Logan Tavern - Entire month of August.
Nage - Entire Month of August
Occidental Grill and Seafood - August 16 through 26
Oyamel - August 16 through 29
Perry's - August 16 through 31
Policy - August 16 to August 29
Primi Piatti - August 16 through August 31
Restaurant 3 - August 16 through August 29
Ristorante Piccolo - August 16 through August 29
Sonoma - August 16 through August 26
Sushi-Ko - August 16 through August 29
Trummer's on Main - August 16 through 26
Tuscana West - August 16 through August 29
Willow - August 16th through August 28
Zaytinya - August 16 through August 29
Zola - August 16 through August 29
If I'm hungry in Arlington, there's a 50-50 chance I'm heading over to Lost Dog. If I'm hungry in Lost Dog, it's damn near certain that I'm ordering the Surf 'N Turf.
The name alone is enticing enough to order the sandwich. There is nothing, absolutely nothing, bad about the idea of eating beef and seafood (screw peas and carrots, this is the perfect pairing). These days, the classic high-end meal has been replaced by fussy tasting menus and foamed foie gras, but in our great steak houses surf and turf remains a throw-back luxury. Let's face it, if you're ordering The Palm's 24 ounce rib eye with a side of lobster tail, things are going well for you.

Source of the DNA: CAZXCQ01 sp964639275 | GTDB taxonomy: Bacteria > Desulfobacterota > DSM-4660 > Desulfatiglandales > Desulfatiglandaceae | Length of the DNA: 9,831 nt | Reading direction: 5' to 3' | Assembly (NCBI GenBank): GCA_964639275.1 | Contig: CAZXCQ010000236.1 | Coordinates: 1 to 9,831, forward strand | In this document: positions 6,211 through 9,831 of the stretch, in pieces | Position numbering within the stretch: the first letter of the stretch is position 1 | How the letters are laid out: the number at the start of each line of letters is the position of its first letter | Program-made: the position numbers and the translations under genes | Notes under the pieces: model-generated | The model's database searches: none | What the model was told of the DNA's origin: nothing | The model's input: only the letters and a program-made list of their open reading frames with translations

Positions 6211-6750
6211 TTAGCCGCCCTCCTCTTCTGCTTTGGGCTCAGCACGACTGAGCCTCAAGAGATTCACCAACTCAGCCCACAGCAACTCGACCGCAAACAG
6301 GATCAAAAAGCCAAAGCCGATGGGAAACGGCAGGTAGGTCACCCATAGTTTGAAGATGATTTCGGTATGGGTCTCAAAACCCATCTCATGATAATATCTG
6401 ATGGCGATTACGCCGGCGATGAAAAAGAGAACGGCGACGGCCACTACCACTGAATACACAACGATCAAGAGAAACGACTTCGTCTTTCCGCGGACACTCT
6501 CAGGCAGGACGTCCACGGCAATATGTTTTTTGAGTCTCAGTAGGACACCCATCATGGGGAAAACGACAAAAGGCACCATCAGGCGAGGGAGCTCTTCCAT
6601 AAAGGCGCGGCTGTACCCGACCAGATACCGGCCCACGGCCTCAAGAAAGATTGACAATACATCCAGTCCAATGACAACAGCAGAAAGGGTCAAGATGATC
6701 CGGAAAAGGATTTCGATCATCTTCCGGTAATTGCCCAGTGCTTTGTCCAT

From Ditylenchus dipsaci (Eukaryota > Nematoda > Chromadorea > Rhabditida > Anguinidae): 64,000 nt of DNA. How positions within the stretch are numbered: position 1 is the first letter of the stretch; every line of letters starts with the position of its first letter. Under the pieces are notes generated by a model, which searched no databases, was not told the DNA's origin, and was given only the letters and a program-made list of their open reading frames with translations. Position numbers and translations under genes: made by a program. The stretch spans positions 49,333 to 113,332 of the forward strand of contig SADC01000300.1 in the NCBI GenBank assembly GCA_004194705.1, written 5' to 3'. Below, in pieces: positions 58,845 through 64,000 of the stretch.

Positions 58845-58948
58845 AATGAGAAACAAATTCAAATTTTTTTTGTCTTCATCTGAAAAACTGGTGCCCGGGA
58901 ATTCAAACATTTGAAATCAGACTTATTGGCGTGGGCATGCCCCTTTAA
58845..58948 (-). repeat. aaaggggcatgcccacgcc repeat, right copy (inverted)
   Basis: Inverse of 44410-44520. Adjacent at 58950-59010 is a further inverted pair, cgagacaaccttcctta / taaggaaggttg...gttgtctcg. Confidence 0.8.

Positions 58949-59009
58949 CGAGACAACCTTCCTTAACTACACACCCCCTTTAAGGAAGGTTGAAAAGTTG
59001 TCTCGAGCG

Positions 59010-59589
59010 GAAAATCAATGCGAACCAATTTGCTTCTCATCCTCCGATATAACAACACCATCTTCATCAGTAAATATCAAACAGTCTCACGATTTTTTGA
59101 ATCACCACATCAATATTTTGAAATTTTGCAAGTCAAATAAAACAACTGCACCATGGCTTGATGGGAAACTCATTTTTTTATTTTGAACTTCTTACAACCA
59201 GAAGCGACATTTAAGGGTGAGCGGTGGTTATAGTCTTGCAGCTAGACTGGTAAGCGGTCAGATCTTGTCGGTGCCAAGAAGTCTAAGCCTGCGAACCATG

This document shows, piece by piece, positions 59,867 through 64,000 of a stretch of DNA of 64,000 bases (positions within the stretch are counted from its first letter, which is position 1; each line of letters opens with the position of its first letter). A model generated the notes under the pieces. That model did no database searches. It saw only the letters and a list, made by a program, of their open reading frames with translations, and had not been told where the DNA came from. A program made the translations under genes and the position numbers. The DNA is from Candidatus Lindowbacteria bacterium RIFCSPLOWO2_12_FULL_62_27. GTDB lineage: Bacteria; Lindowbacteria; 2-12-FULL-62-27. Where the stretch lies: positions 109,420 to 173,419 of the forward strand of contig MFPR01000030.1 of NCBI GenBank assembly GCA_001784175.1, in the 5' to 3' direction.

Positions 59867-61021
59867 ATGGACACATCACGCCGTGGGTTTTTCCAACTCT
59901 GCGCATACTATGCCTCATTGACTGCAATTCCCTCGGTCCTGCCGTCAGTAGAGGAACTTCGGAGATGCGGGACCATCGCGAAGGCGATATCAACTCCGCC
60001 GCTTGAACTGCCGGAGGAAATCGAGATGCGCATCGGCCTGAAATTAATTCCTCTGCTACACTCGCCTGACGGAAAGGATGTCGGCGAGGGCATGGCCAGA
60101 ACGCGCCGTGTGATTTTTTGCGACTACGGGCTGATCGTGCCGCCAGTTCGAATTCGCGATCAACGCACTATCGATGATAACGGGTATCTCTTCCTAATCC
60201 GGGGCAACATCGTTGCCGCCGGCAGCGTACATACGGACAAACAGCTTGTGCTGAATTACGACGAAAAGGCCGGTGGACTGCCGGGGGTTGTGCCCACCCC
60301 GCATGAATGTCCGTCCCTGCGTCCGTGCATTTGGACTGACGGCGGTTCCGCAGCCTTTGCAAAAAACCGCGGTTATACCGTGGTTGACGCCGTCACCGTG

The Lost Dog's take on the surf and turf is nearly as good at a fraction of the price. The steak is replaced by roast beef and lump crab meat fills in for the lobster, but we're still talking about a roast beef and lump crab meat sandwich. Lost Dog tops the whole thing with a plank of brie, and I always tack on spinach and tomatoes (I like spinach and tomatoes, and the vegetables makes me feel better about the brie and mayo ... and waffle fries).
The sandwich is then rolled though the oven so it shows up hot and crusty. A liberal dousing of Tabasco and I'm good to go.
The Lost Dog has 52 sandwiches, 31 pizzas, 13 salads and a handful of soups and appetizers on its crowded menu. In the dozen years I've been going to Lost Dog, I've covered much of the menu and most of it's good (cheese pizzas and veggie sandwiches just don't do it for me). But from the many, I have found the one: the Surf 'N Turf sandwich.
(While you're there, order a beer with your Surf 'N Turf. After all, the Lost Dog is one of D.C.'s best beer bars.)